Reforming minister in late 19th century. In 1897 Russia went on gold standard. Began industrialization seriously. Railway network doubled, telegraph lines x 5, number of post offices tripled, and trade increased. But Russia was still dependent on Western machines and chemicals, etc. There were social changes as Middle Class and Working Class began to grow. Witte oversaw many of these developments and promoted them.
Vladimir Ilyich Ulyanov Lenin
opponent of Tsarist Russia, began to immerse himself in Marxian socialist ideas as a law student. He then went on to form the Bolsheviks, and tried to start a revolution in July 1917. It failed, he went into hiding, but regrouped in Petrograd, where he and his partner Trotsky gained power. He then moved on government buildings, and was declared the head of the new Bolshevik government
During the remainder of the 18th century, a school of Dutch medicine became established in Japan. By the midcentury there were schools of Dutch Studies in the main cities of Japan, and instruction was available in some domains as well. While medicine was the primary occupation of those who studied Dutch, knowledge of Western geography, botany, physics, astronomy, chemistry, and arts also entered Japan. A sudden expansion in Dutch studies occurred after Commodore Matthew Perry’s visit to Japan. During the 1860s Dutch studies became Western Studies. Overall, it was not a major influence on Tokugawa thought.
Reforms introduced by the Russian minister Stolypin intended to placate the peasantry in the aftermath of the Revolution of 1905; included reduction in redemption payments, attempt to create market-oriented peasantry.
commoner schools founded during the Tokugawa shogunate to teach reading, writing, and Confucian rudiments; by mid-19th century resulted in the highest literacy rate outside of the West.
Okubu Toshimichi convinced Japanese regions to join him in overthrowing the feudal shogunate of Tokugawa and reinstate the emperor’s rule. This included an 8 point plan that urged resignation instead of civil war. Restoration led to abolishment of feudalism, centralized taxation, established equality of social classes, abolished restrictions on internal migration and trade, introduced individual property rights, and gave people the freedom to enter into and practice any trade.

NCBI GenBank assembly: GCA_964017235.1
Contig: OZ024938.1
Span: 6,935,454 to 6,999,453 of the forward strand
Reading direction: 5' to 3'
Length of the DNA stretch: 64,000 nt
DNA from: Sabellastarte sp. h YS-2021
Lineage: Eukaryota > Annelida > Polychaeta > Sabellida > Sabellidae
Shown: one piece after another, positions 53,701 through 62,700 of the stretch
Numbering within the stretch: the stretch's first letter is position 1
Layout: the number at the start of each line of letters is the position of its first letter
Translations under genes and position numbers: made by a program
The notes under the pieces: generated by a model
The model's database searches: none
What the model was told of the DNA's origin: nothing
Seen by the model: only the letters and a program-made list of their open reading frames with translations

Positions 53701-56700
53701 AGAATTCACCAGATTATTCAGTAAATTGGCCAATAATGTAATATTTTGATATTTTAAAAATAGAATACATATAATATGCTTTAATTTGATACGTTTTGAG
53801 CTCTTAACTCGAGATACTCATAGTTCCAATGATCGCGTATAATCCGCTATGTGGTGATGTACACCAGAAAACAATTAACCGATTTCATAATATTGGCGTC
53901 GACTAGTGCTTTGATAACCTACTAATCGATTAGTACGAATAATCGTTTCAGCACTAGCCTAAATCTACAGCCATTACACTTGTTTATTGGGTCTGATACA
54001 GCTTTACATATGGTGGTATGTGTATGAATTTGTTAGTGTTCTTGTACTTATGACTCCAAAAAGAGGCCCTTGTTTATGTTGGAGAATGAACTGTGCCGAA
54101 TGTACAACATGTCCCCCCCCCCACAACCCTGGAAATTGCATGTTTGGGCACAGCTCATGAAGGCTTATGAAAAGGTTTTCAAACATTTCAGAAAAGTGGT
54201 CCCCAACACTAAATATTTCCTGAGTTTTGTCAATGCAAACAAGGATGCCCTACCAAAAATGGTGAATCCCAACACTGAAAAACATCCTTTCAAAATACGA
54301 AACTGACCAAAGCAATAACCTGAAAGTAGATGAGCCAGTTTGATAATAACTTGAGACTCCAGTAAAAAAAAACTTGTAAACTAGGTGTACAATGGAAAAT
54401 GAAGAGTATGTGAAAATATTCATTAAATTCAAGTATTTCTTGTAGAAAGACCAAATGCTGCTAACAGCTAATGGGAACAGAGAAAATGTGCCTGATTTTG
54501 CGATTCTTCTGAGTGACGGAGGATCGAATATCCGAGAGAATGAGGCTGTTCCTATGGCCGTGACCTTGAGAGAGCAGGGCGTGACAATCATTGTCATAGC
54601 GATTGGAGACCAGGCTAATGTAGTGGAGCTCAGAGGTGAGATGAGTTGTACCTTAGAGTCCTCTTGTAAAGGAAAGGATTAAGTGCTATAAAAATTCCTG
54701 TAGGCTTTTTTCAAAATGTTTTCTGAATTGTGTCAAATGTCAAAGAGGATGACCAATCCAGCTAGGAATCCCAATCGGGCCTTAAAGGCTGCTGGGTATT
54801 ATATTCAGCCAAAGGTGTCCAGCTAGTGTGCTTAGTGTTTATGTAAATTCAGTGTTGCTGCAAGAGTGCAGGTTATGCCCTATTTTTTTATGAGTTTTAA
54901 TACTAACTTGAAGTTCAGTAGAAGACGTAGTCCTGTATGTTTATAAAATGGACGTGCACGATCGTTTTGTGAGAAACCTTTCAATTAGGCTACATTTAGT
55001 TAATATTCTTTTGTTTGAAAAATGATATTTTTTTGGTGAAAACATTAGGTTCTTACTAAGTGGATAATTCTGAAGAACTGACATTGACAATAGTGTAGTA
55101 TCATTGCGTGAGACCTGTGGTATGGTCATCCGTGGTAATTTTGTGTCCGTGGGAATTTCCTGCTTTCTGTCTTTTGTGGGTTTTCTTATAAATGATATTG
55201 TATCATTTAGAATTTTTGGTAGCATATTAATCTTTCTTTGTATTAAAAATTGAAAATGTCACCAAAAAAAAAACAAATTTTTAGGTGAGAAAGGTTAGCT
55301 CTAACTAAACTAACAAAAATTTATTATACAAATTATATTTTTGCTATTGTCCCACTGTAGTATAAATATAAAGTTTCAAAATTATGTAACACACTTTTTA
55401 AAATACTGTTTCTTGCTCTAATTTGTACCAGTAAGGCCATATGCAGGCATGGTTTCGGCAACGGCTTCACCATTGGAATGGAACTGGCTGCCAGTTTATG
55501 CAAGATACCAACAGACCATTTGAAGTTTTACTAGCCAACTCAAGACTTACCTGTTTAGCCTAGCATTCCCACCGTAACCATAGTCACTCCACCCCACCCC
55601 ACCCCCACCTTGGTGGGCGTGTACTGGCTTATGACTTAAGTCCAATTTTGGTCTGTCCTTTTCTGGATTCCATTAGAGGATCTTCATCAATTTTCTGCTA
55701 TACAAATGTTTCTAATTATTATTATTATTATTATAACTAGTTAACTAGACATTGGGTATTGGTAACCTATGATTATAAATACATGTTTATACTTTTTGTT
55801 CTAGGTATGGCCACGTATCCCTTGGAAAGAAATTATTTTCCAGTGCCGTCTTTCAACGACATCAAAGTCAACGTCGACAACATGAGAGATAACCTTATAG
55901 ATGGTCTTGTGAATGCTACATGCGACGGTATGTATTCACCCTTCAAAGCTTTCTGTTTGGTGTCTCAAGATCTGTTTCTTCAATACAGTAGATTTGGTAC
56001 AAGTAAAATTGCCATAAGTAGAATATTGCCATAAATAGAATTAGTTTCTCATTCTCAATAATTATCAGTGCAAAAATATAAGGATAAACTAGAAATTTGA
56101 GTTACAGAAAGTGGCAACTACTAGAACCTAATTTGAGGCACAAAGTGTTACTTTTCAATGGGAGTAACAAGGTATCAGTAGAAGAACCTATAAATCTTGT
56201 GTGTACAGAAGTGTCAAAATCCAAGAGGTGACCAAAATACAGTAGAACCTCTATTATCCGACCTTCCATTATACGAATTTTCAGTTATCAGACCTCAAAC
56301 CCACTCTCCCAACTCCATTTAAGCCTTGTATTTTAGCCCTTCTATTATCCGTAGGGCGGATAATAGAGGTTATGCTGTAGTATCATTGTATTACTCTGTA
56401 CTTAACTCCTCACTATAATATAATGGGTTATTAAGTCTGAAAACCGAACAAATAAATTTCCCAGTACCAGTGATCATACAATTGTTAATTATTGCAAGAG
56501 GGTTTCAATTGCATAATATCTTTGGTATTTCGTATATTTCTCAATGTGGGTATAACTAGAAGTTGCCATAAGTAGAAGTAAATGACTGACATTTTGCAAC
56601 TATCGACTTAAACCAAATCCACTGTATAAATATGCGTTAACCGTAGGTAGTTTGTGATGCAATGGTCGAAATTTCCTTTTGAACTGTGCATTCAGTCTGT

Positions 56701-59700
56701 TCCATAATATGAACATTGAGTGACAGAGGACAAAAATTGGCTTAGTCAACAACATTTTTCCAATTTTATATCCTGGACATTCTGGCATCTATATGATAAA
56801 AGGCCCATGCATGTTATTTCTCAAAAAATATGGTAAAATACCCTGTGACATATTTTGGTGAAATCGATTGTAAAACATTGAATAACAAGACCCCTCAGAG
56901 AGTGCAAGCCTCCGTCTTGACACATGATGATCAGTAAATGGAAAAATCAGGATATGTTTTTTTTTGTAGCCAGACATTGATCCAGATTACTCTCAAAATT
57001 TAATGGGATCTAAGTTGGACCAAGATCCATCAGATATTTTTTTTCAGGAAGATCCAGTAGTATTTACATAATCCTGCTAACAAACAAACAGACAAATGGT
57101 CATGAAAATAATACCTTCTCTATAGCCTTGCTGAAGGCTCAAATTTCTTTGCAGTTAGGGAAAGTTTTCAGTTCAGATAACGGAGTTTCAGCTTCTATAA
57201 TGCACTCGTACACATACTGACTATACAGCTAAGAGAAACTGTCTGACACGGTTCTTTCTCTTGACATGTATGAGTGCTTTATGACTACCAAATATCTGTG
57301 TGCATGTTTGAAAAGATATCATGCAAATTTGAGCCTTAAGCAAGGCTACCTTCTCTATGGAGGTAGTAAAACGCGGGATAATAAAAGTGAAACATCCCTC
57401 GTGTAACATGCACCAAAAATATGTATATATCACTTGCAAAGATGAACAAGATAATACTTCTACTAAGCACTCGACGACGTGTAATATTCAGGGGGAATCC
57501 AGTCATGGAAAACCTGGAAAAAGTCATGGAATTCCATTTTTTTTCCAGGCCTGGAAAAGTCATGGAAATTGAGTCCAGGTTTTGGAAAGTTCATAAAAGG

Fought between China and Japan. Japan desired Korea and claimed they sought Korea’s independence from China. the 1885 Li-Ito Agreement permitted China and Japan to distribute equal influence on Korea. When Korea requested Chinese aid for a rebellion, Japan deployed troops to make the contribution to suppress the rebellion equal. Afterward, Japan refused to withdraw troops in attempting to keep Korea independent from China. (Japan also desired access to the Liaodong Peninsula) Japan defeated China, forcing China to recognize Korean independence and pay war reparations. The triple intervention (Germany, France, and Russia) disapproved of Japan’s diplomacy and had Japan give up the Liaodong Peninsula in a monetary exchange.
marked the beginning of the Russian Revolution Movement in 1825. In December of 1825 in St. Petersburg, Russia, a group of military officials staged a revolt against Czar Nicholas l. These rebels were liberals who felt threatened by the new ruler’s conservative views. They were, however, defeated by the tsar’s forces. As a result of this revolt, Nicholas I implemented a variety of new regulations to prevent the spread of the liberal movement in Russia.
(1855-1881) viewed Russia’s inability to repel an invasion force on its own soil as proof of its backwardness (Russia had no railroads, was forced to transport military supplies by carts to Crimea); abolition of serfdom would permit a well-trained army to exist without fear of rebellion, and would create a system of free labor so necessary for industrial development; 1861- emancipated the serfs
Alexander II created this in 1864 – a system of provincial and district councils which were elected by various groups including peasants. It was to deal with education, medical relief, public welfare, food supply, and roads in their areas. Did help develop civic sentiment and gave some administrative experience. Many liberals urged a similar body for all of Russia – a Duma, but Alexander II refused.
these people who were inspired by the radical phase of the French Revolution (they were more prone to violence)
a revolutionary group to seize control of Russia, A faction within the Russian Communist movement led by Lenin that successfully took control of the country in 1917
Japanese parliament established as part of the new constitution of 1889; part of Meiji reforms; could pass laws and approve budgets; able to advise government, but not to control it.
Began over American resentment of Japan and Japanese resentment of America. Americans were fearful of the Japanese taking over jobs in America and began segregating children.